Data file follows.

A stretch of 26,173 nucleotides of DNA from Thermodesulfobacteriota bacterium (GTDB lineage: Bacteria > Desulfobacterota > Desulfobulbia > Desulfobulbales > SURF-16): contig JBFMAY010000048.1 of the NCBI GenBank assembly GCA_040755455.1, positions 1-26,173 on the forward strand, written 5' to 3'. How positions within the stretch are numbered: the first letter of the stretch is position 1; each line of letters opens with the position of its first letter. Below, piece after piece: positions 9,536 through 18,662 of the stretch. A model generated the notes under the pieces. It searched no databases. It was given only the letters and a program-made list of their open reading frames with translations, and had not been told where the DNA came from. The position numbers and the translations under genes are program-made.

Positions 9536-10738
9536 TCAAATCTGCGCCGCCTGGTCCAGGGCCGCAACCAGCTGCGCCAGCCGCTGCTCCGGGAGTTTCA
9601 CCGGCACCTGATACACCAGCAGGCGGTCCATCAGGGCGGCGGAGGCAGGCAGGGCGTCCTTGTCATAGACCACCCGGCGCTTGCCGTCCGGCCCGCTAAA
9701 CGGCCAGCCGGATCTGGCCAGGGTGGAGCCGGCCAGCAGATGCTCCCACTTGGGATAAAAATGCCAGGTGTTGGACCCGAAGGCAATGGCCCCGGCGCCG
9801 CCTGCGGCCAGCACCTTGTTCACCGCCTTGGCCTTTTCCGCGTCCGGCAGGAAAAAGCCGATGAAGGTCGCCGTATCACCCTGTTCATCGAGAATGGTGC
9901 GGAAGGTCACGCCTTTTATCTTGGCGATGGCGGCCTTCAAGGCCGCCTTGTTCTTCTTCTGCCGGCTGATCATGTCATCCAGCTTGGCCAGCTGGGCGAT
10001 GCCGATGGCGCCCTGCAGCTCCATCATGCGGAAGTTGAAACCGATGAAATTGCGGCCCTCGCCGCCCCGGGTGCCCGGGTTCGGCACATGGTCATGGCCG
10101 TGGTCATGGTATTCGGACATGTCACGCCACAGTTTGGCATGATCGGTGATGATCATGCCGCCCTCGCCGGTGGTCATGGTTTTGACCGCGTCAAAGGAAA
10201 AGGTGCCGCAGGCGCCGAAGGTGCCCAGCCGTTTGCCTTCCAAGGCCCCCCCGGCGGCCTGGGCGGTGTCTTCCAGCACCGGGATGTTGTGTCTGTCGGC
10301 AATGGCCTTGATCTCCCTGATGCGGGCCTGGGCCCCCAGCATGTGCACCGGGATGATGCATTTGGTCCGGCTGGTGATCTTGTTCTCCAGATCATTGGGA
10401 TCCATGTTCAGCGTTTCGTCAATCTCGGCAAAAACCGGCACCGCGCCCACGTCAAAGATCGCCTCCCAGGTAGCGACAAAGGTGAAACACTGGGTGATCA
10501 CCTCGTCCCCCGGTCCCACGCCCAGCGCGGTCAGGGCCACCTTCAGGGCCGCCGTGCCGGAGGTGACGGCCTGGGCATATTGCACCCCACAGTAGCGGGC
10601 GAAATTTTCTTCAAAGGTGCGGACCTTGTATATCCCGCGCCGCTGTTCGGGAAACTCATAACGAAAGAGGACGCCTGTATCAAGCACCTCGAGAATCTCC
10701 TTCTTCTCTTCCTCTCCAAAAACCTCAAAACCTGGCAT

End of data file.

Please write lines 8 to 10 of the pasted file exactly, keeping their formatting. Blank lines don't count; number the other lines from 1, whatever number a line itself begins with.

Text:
10001 GCCGATGGCGCCCTGCAGCTCCATCATGCGGAAGTTGAAACCGATGAAATTGCGGCCCTCGCCGCCCCGGGTGCCCGGGTTCGGCACATGGTCATGGCCG
10101 TGGTCATGGTATTCGGACATGTCACGCCACAGTTTGGCATGATCGGTGATGATCATGCCGCCCTCGCCGGTGGTCATGGTTTTGACCGCGTCAAAGGAAA
10201 AGGTGCCGCAGGCGCCGAAGGTGCCCAGCCGTTTGCCTTCCAAGGCCCCCCCGGCGGCCTGGGCGGTGTCTTCCAGCACCGGGATGTTGTGTCTGTCGGC